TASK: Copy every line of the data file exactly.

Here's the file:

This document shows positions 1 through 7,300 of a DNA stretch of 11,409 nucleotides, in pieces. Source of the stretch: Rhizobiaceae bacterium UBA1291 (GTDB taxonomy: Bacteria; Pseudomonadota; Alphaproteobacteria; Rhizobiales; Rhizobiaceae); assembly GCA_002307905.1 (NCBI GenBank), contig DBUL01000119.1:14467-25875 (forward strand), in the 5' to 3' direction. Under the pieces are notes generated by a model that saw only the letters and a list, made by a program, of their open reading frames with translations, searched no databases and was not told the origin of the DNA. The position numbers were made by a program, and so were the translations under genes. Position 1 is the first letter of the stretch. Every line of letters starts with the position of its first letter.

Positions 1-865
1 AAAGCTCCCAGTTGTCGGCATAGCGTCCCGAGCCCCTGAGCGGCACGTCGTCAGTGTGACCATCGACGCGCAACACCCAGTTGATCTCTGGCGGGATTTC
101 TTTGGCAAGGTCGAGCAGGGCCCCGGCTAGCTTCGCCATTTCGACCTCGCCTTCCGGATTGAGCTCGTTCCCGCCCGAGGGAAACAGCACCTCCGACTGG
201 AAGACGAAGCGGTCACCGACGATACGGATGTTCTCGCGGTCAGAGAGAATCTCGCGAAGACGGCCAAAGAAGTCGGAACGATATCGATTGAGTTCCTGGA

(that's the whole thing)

This document shows positions 1 through 7,300 of a DNA stretch of 11,409 nucleotides, in pieces. Source of the stretch: Rhizobiaceae bacterium UBA1291 (GTDB taxonomy: Bacteria; Pseudomonadota; Alphaproteobacteria; Rhizobiales; Rhizobiaceae); assembly GCA_002307905.1 (NCBI GenBank), contig DBUL01000119.1:14467-25875 (forward strand), in the 5' to 3' direction. Under the pieces are notes generated by a model that saw only the letters and a list, made by a program, of their open reading frames with translations, searched no databases and was not told the origin of the DNA. The position numbers were made by a program, and so were the translations under genes. Position 1 is the first letter of the stretch. Every line of letters starts with the position of its first letter.

Positions 1-865
1 AAAGCTCCCAGTTGTCGGCATAGCGTCCCGAGCCCCTGAGCGGCACGTCGTCAGTGTGACCATCGACGCGCAACACCCAGTTGATCTCTGGCGGGATTTC
101 TTTGGCAAGGTCGAGCAGGGCCCCGGCTAGCTTCGCCATTTCGACCTCGCCTTCCGGATTGAGCTCGTTCCCGCCCGAGGGAAACAGCACCTCCGACTGG
201 AAGACGAAGCGGTCACCGACGATACGGATGTTCTCGCGGTCAGAGAGAATCTCGCGAAGACGGCCAAAGAAGTCGGAACGATATCGATTGAGTTCCTGGA